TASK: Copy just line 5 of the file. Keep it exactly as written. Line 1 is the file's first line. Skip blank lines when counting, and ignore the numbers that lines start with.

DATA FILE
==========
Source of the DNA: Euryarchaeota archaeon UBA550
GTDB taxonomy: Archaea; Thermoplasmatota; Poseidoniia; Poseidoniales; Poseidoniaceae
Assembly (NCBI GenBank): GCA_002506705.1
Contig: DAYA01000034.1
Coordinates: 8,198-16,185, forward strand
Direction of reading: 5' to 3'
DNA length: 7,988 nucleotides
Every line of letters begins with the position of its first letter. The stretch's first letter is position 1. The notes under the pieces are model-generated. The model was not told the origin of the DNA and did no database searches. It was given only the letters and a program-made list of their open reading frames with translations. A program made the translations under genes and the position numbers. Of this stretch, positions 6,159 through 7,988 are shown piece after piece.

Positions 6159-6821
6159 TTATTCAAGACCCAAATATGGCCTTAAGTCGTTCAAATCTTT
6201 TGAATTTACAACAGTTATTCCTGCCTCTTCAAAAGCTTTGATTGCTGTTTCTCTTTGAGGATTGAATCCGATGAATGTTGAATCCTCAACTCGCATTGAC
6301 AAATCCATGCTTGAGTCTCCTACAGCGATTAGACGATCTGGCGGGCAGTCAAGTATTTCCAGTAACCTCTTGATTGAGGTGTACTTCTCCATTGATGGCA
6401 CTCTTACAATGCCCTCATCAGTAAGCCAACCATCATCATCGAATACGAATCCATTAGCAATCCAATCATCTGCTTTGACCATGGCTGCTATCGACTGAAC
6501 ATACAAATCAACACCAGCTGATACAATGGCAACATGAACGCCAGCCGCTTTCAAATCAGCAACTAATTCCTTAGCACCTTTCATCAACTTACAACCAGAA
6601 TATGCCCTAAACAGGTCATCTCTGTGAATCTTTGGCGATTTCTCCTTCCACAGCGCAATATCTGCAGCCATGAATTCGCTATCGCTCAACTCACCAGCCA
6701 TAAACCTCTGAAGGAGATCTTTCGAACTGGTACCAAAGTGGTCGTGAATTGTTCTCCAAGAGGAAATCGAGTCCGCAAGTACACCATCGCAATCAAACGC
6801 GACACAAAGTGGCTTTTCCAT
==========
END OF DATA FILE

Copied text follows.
Coordinates: 8,198-16,185, forward strand